Top Level Structure (Part 2 of 7)

Wednesday, 4 May 2016 at 9:41 am

Graphic Organisers: Part 2 of 7

Top-Level Structures (T.L.S.) are cognitive frameworks which help us to organise information. Put simply, they are frameworks for organising ideas to make them easier to understand, notice relationships between and across ideas or elements and for categorising and integrating new information with what is already known. In reading, top-level structures help us to make sense of an author’s ideas; in writing and speaking they assist us to organise our own ideas clearly and logically. top-level structures are used in everyday life and are not limited to literacy. For example,

  • How many times today have you noticed similarities and differences between things?
  • How often do you remember to think about causes and consequences, such as the consequence of forgetting to collect milk on the way home?
  • How many problems do you solve every day?
  • How many things have you had to remember so far today? Have you made any mental lists?
  • How often do chat about things that have happened to you?

If you’ve ever done any of these things, top-level structures are not new to you.

If learners begin to pay closer attention, noticing the language used across different contexts, they become more aware of how common text structures are used in our daily lives. They will also be better able to use these frameworks with less support as they read, speak and craft texts.

Graphic Organiser: List/Description: Oval
A Graphic Organiser is often used to support Top Level Structure

Top-Level Structures in Reading

Sometimes the author uses the same structure throughout the text. For example, body paragraphs may feature a consistent pattern of topic/lead sentence. A consistent structure, along with the use of signal words, makes it easier for readers to identify the top-level structure. However, the author may change structure within the same text. When this occurs, it is advantageous if readers are able to recognise changes to signals, or markers, which suggest this has occurred.

When students undertake standardised tests, particularly those requiring many passages and varying text types, the ability to recognise text structures quickly is an advantage. This makes it easier to determine relevant information and locate this information more quickly when asked. Exposure to, and explicit teaching of top-level structures builds readers’ abilities to identify the overall design, or organisation of information, within the text. Readers able to recognise structures when scanning texts before reading, or early on when reading the text, have memory hooks, or frameworks, upon which to hang the information as it is presented by the author. These students can more easily sum up relevant information as they go and can more easily create a graphic organiser to support note making and comprehension.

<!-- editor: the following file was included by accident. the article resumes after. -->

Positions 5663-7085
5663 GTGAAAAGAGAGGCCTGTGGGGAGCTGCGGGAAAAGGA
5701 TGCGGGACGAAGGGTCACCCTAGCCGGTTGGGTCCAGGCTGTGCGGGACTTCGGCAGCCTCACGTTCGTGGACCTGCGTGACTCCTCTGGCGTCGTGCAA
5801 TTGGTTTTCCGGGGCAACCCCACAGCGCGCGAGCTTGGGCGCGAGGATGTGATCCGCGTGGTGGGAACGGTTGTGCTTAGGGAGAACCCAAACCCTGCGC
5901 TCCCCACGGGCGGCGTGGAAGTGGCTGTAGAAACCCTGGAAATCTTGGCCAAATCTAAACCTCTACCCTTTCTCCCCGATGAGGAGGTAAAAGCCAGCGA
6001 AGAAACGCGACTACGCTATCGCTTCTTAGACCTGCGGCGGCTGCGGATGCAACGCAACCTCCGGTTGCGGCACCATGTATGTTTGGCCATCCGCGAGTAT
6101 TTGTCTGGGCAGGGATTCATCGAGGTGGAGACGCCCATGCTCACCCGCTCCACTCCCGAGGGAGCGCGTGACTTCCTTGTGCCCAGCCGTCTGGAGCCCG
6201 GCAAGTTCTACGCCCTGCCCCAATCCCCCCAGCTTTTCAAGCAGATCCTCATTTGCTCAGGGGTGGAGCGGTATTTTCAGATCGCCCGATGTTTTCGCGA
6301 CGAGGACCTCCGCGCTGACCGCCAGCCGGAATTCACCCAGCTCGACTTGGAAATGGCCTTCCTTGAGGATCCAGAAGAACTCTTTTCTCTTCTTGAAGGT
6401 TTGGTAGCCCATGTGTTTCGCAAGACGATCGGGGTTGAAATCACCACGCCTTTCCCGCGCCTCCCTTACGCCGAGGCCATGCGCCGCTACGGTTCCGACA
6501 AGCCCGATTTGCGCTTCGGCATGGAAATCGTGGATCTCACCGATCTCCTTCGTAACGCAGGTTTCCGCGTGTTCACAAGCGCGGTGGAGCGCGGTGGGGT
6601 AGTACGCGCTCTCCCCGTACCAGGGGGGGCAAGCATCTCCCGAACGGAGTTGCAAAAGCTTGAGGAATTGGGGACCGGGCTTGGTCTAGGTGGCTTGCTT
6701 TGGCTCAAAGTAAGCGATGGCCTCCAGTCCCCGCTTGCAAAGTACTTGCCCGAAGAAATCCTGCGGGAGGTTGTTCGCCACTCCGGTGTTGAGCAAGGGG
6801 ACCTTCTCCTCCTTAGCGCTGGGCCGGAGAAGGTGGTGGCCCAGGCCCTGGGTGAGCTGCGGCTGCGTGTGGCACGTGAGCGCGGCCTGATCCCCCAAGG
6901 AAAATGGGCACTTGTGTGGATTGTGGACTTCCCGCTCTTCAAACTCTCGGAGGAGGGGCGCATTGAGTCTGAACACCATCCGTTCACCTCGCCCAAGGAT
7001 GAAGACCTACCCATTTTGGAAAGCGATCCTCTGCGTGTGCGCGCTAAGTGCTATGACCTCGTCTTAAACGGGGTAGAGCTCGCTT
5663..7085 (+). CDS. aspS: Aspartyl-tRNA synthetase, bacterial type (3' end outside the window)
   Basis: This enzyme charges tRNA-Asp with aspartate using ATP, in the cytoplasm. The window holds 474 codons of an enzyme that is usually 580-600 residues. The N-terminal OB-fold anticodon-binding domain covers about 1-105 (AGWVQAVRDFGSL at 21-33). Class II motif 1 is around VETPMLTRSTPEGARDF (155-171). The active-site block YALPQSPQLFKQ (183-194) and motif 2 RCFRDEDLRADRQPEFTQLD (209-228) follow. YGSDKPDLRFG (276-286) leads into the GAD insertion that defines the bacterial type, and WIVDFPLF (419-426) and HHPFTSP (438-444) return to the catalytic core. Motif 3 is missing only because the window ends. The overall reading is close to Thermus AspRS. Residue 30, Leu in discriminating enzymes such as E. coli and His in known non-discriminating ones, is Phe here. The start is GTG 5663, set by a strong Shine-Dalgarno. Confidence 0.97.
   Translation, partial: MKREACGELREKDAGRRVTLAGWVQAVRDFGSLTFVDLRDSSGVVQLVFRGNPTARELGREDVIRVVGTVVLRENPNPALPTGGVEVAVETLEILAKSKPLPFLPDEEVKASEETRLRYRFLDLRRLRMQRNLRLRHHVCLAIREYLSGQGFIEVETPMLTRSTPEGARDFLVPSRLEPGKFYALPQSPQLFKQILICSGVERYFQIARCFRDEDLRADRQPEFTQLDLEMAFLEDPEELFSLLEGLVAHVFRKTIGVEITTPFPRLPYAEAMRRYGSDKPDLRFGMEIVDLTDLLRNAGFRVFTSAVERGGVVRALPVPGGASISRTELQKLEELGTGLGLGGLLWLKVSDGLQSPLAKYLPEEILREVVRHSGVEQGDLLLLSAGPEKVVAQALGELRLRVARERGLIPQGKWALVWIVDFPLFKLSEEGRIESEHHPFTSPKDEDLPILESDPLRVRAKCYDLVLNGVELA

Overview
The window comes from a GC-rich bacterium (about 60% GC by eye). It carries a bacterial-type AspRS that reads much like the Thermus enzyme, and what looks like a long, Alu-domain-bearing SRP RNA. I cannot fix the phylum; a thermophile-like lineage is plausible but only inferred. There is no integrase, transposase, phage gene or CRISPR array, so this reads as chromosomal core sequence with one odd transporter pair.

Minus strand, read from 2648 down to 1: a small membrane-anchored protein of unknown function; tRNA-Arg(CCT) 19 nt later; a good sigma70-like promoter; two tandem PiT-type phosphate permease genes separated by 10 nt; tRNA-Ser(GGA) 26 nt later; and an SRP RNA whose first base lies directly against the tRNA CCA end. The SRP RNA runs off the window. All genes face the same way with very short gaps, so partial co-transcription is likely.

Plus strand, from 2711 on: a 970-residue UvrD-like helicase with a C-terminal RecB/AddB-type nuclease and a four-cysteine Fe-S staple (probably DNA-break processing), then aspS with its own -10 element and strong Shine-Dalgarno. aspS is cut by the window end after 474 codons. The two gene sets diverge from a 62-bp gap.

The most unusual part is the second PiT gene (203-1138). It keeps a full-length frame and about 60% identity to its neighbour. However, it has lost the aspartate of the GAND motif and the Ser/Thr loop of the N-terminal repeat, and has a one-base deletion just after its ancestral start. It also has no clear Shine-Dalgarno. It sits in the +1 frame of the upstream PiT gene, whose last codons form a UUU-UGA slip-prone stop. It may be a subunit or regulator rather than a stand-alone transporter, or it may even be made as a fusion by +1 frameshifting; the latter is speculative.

Common Top Level Structures:

There are many top-level structures, seven of which are quite common. Of the seven listed below, the first five are most commonly used in texts at the primary, or elementary levels.

  1. Chronological Sequence
  2. Cause/Effect
  3. Compare/Contrast
  4. List/Description
  5. Problem Solution
  6. Order of Importance
  7. Spatial Description

Readers able to identify top-level structures are better positioned to:

  • Quickly navigate the text to locate main ideas and supporting information
  • Understand the different roles of sentences within and across paragraphs
  • Remember relevant information and detail
  • Sum up ideas from the text, or sections of the text
  • Explain what the text is about

Note for teaching:

Beginning instruction around top-level structures is easier if texts used are familiar, or previously read, contain easily identifiable signal words and do not feature overlapping structures.

View the Graphic Organisers Black Line Masters.

Top-level structures and the use of graphic organisers are covered in depth in our Balanced Literacy Program workshop.

Part: 1, 2, 3, 4, 5, 6, 7

by Angela Ehmer

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